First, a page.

Don't "manage" change; co-create it

My professional focus these days is on leading change, which taps into my past communications and strategic planning work.

I am in a great HR shop with thoughtful (award-winning!) leaders who understand more about successful change management than I do, and certainly more than I did a few short years ago, when I joined the department. Back then, I would have described change management as "applied common sense" (probably causing my boss and many other Prosci-certified colleagues to cringe when I did). At the time, I felt the main manifestation of good change management was effective communications.

(To be honest, I still bristle a bit at the term "change management" because I believe it's less about managing change more about inspiring and empowering people to embrace changes, and laying the ground to ensure take hold.)

I've learned since what good change practitioners and change leaders already knew: successful change management is good sense, but it's not common and not always applied it in a consistent or intentional way.  

The case for co-creating change
Key to the shift in my understanding is the focus at my organization (from my own leaders in particular) on co-creating changes. When we set out to modernize pretty much all of our HR practices, processes and tools (starting in 2016 and winding up in 2018), I was invited to attend an inspiring CEB/Gartner conference on "open source change" where we heard some great co-creation case studies and compelling research.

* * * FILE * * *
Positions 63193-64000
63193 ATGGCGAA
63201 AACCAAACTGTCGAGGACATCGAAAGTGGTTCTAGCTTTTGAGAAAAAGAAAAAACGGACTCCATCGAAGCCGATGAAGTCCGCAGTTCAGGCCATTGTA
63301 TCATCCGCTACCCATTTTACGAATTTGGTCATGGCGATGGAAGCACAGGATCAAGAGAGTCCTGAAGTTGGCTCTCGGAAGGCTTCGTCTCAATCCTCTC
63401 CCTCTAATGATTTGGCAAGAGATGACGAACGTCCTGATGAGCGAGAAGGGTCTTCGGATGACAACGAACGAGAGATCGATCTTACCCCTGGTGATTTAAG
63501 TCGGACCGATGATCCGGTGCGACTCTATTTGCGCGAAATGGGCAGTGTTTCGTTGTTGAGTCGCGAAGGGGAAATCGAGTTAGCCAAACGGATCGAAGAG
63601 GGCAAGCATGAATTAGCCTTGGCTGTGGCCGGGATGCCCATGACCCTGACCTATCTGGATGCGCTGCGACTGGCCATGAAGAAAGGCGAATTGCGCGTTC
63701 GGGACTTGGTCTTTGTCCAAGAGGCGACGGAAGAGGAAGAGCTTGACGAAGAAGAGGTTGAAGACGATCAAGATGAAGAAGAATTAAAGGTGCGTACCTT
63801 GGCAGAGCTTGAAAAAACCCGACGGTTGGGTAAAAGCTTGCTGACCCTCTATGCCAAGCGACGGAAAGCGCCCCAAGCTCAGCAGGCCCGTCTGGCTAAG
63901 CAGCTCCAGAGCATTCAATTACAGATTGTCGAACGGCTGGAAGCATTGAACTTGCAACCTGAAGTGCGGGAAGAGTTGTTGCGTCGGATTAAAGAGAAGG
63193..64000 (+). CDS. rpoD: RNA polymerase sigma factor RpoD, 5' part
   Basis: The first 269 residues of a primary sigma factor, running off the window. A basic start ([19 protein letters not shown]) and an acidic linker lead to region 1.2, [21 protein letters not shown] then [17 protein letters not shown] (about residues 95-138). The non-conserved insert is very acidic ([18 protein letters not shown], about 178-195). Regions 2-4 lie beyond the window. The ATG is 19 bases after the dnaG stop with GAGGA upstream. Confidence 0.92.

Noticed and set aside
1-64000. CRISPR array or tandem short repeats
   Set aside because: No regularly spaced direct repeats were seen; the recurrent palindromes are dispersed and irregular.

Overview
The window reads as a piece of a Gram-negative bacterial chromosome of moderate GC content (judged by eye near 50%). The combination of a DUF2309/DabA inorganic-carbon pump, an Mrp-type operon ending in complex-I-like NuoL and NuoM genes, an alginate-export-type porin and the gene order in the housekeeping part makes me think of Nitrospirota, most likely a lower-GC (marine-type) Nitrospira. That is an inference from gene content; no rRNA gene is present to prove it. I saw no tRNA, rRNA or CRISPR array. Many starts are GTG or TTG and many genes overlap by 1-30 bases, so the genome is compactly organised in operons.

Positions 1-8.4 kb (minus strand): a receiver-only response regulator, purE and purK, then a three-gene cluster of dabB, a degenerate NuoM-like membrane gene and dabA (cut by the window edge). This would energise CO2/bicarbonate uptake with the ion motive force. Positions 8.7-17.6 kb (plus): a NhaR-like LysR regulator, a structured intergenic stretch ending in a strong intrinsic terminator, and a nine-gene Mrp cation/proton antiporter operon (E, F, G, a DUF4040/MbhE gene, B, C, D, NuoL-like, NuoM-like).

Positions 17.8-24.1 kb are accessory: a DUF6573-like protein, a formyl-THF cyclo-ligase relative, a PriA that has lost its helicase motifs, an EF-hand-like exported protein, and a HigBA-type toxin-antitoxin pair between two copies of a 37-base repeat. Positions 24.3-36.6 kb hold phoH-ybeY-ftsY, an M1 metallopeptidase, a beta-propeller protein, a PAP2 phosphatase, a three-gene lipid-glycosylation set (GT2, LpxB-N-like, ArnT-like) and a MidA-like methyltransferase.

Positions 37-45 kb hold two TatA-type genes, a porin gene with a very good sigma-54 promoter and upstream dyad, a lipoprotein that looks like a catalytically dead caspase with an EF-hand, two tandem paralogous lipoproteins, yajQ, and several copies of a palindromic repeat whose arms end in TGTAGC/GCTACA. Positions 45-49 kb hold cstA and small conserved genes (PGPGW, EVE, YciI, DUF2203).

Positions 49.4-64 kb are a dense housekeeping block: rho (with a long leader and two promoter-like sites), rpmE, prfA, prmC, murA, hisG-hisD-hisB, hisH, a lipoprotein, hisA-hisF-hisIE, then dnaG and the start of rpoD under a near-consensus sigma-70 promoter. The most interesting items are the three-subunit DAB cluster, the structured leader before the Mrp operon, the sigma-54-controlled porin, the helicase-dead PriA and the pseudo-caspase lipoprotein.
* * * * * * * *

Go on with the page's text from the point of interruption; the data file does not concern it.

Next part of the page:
In their 2016 workforce change survey, CEB found that only a third of change initiatives are fully successful, and over 50% fail outright.  The odds of success increase significantly when employees co-design the changes (+10%) or their implementation (+11%), and when communications are two-way (+8%).  In addition:

...employee engagement increases by as much as 38 percent
...discretionary effort increases by as much as 19 percent
...intent to stay increases by as much as 46 percent
We were also interviewing other companies at the time who had made similar changes to their HR processes and tools. They universally agreed that it was important to get started on "managing" change earlier than you think—at the design stage if possible. The companies who acknowledged they had stumbled pointed to their failure to do that.  

Putting it into practice 
So what does co-creation look like?

I'll provide some examples in upcoming posts, looking at specific ways we put this into action at my workplace, and I'll share a bit about what we (and I) learned along the way. 


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